Arts and Culture

Arts and culture

© Ian Dickens

A Charles Dickens will perform the classic novel “A Christmas Carol” in Portland on Monday, Nov. 27. That’s Gerald Charles Dickens — the novelist’s great, great grandson.

Bex Finch

John Hodgman is known for a variety of things — he was a correspondent on “The Daily Show,” he has written several books of funny fake facts and hosts the podcast “Judge John Hodgman,” as well as writing a Sunday New York Times Magazine column as Judge John Hodgman.

kitetails / Wikimedia Commons

The Children’s Museum and Theatre of Maine has obtained approval to leave its downtown Portland building for a new location.

The Portland Planning Board approved a permit Tuesday that will allow the museum to move to a yet-to-be-constructed building on Thompson’s Point.

Executive Director Suzanne Olson says they’ve outgrown their current space, one they’ve been in for 20 years. She says the new building will be three stories tall and occupy about 30,000 square feet.

Patty Wight / Maine Public

From public radio shows such as The Moth to local storytelling groups, there are more chances than ever to tell a personal tale in front of an audience. This weekend, an event called This Is My Brave comes to Lewiston, inviting people who have experienced mental illness to take center stage at the local Franco Center and share their story.

Corinne Pratt, 39, has struggled with mental illness for most of her life. For a long time, she didn’t think she could open up about it.

One Of Oldest Native American Birch-Bark Canoes Now On Display

Oct 5, 2017
Patrick Whittle / Associated Press

BRUNSWICK, Maine - One of the oldest-known examples of a Native American birch-bark canoe is on display at a museum operated by a historical society in Maine.
The Pejepscot Historical Society says the canoe dates to the mid-1700s. It's an example of the type of canoe that was critically important to the history and culture of the Wabanaki, the first people of parts of northern New England and Atlantic Canada.

Heather Perry / "Southgate Faces"

At 11:30 a.m. every workday the lunch whistle blows at Bath Iron Works, and shipfitters, welders, pipefitters, electricians and painters gather in at the yard’s south gate for a strict 30-minute lunch break. But many Bath residents know very little about these people or about the dangerous work they do.

Nick Woodward / Maine Public

Since they first discovered the patterns of the sun and the moon, human beings have searched for more accurate methods of keeping time. Clockmaking developed into something of a fine art in the 18th and 19th centuries, but by the 1980s, the quartz clock movement rendered much of that mechanical knowledge a thing of the past.

Keith Shortall / Maine Public

A Pulitzer Prize-winning poet experienced her first moments of life in a modest duplex in the midcoast city of Rockland.

BEVERLY HILLS, Calif. -- In 1989, when Stephen King had already published more than 20 books, three teenagers were discovering his horror novel "It," a 1,100-page epic about a group of adolescent outcasts and a shapeshifting villain who most often manifests as a child-eating clown.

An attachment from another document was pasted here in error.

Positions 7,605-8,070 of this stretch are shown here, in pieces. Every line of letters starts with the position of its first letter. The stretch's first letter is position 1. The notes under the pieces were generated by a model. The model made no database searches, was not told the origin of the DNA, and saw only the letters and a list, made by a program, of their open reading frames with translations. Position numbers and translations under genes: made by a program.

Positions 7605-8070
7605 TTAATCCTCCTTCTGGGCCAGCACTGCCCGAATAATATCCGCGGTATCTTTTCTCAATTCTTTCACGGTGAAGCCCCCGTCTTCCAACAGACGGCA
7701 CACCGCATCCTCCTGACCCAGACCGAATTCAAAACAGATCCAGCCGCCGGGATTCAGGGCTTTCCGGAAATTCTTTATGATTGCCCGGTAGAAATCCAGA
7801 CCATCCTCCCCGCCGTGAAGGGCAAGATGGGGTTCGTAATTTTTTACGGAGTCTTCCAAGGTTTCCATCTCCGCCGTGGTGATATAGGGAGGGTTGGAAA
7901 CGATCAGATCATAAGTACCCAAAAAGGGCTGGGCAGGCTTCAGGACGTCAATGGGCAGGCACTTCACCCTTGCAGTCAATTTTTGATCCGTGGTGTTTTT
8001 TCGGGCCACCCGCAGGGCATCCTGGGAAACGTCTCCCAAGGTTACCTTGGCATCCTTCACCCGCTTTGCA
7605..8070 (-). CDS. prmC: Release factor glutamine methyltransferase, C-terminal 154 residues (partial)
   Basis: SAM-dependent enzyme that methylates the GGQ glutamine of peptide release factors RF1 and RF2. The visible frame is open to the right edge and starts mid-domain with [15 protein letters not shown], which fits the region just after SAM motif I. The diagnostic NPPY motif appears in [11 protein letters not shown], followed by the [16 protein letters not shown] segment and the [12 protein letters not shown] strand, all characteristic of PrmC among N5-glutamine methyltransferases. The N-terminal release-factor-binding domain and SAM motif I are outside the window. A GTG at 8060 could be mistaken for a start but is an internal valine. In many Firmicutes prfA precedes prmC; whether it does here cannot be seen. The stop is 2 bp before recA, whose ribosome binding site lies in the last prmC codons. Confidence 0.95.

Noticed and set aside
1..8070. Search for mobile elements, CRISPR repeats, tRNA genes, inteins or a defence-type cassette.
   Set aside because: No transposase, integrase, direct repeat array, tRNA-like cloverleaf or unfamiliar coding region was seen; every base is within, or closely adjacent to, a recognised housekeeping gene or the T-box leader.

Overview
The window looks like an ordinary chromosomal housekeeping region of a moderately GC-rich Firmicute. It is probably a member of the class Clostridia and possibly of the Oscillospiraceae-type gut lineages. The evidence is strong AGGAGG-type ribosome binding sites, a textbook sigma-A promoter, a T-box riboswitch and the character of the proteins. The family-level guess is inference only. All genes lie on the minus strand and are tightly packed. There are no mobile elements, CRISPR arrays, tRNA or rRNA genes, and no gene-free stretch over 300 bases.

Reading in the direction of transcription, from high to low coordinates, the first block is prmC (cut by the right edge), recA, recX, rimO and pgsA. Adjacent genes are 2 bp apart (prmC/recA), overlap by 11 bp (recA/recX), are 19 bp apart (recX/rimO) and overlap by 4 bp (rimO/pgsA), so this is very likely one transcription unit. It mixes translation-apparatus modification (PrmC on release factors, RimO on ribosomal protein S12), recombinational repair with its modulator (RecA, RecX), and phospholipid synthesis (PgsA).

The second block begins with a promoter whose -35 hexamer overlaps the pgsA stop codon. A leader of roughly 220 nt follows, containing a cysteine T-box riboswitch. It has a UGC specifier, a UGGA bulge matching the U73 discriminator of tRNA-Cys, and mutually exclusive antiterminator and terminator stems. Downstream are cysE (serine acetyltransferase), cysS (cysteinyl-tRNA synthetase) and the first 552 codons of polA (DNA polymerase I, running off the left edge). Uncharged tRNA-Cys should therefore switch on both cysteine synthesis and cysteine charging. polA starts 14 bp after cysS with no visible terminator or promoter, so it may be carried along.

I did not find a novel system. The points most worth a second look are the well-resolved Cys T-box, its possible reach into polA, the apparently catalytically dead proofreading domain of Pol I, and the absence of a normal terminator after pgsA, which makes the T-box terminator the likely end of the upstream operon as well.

If Angelenos know one truth, it may well be this: There is absolutely no love lost between the University of Southern California and University of California, Los Angeles. In the classroom, on the football field, around campus — few places escape the pervasive sway of LA's great rivalry.

But this week, the battle has found a new theater: the proper spelling of Shakespear(e).

PORTLAND, Maine - Elvis died the night before he was supposed to kick off a tour in Portland, Maine.

Forty years later, fans like Anne Salamone are still hanging onto those tickets. She says she can't bear to give up the tickets or the memories.

Many other fans still have their tickets.

She tells WCSH-TV that her uncle bought her tickets when she was in the eighth grade. She was crushed to learn Elvis died on Aug. 16, 1977, in Memphis.

The Portland shows on Aug. 17 and 18 were supposed to kick off the first leg of his 1977 tour.

Nick Woodward / Maine Public

These days, a “Cooper” might refer to a brand of cheese or a compact car. But a hundred years ago, a cooper was commonly known as person who built wooden casks to store wine, whiskey or other consumables — and the craft is still alive.

Tristan Loper / Flickr/Creative Commons

Lois Lowry has written more than 40 books for kids and young adults, won a bevy of awards for her work and had one of her books, “The Giver,” made into a 2014 film starring Jeff Bridges and Meryl Streep.

Ex-'Prairie Home' Host Garrison Keillor Busy As He Nears 75

Aug 4, 2017
Jeff Baenen / Associated Press

ST. PAUL, Minn. - Former "A Prairie Home Companion'' host Garrison Keillor is keeping busy in retirement.
Keillor turns 75 on Aug. 7. The next day he boards a bus for a 28-city tour that he vows will be his last.
The Minnesota humorist signed off as host of "Prairie Home'' at the Hollywood Bowl last July. He turned the show over to mandolinist Chris Thile, who starts his second season in October.
Keillor tells The Associated Press he misses being on the air, and hasn't listened to the show since leaving.

Youth Rock Orchestra Pairs Maine Musicians With Touring Bands

Aug 3, 2017
Jivan Sobrinho-Wheeler / Maine Public

There’s an old joke: “What do you call a viola player with a beeper? An optimist.” The idea is that classically trained musicians may have a harder time getting gigs than rock or folk artists. But there’s a project in Maine that’s designed to put young orchestra musicians on a live stage to give them a sense of what it’s like, and for some young players, it’s renewing their interest in music.